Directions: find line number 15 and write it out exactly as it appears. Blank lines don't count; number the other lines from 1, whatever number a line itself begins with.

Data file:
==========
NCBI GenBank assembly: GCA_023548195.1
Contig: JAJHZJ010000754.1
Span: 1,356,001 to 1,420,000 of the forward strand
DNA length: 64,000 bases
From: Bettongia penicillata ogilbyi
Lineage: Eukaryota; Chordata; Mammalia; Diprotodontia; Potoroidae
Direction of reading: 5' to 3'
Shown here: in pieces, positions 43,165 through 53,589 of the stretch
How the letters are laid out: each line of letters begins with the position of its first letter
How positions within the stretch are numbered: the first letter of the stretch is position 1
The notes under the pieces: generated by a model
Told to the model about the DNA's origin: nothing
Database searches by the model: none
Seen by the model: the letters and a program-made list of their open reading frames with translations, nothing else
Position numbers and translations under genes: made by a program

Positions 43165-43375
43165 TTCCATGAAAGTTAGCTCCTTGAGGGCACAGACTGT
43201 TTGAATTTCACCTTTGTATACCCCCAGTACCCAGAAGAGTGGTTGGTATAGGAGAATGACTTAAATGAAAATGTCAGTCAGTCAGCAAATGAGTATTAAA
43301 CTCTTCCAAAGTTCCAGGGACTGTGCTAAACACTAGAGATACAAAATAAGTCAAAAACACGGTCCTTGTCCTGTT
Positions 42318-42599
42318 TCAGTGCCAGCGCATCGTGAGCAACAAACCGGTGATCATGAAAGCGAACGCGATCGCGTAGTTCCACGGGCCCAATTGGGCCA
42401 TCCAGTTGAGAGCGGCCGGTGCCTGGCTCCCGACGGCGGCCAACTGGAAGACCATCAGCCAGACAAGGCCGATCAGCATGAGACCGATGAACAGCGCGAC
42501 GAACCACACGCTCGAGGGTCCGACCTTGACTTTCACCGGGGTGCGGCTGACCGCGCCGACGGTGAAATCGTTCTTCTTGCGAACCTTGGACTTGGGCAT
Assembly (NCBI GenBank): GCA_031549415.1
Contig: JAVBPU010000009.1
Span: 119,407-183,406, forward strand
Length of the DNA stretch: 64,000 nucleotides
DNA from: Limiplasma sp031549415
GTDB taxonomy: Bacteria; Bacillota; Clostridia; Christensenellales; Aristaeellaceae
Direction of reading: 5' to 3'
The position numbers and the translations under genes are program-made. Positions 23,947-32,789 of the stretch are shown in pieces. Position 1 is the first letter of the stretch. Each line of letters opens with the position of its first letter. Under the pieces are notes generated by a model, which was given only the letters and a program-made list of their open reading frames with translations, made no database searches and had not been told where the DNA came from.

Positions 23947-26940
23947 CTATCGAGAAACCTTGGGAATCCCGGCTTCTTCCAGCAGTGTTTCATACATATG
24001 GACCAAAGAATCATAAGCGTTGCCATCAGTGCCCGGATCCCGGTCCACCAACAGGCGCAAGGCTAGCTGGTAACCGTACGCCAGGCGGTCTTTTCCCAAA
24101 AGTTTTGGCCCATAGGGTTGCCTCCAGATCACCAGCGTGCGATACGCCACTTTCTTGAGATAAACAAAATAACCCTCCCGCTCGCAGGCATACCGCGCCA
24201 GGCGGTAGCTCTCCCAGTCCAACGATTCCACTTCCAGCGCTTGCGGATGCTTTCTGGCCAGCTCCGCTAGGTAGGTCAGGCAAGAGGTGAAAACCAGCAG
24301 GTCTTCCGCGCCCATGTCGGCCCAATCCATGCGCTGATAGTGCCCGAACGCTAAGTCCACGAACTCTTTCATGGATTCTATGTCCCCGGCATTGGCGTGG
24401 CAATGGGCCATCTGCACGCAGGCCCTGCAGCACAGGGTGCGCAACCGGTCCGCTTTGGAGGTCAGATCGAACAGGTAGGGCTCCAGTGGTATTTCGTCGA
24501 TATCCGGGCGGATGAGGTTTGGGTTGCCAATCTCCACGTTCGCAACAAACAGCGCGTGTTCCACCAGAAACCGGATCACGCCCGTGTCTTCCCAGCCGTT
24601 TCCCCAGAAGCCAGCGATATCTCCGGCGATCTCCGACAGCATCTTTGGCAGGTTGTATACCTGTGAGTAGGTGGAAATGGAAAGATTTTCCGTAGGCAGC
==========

Position numbers and translations under genes: made by a program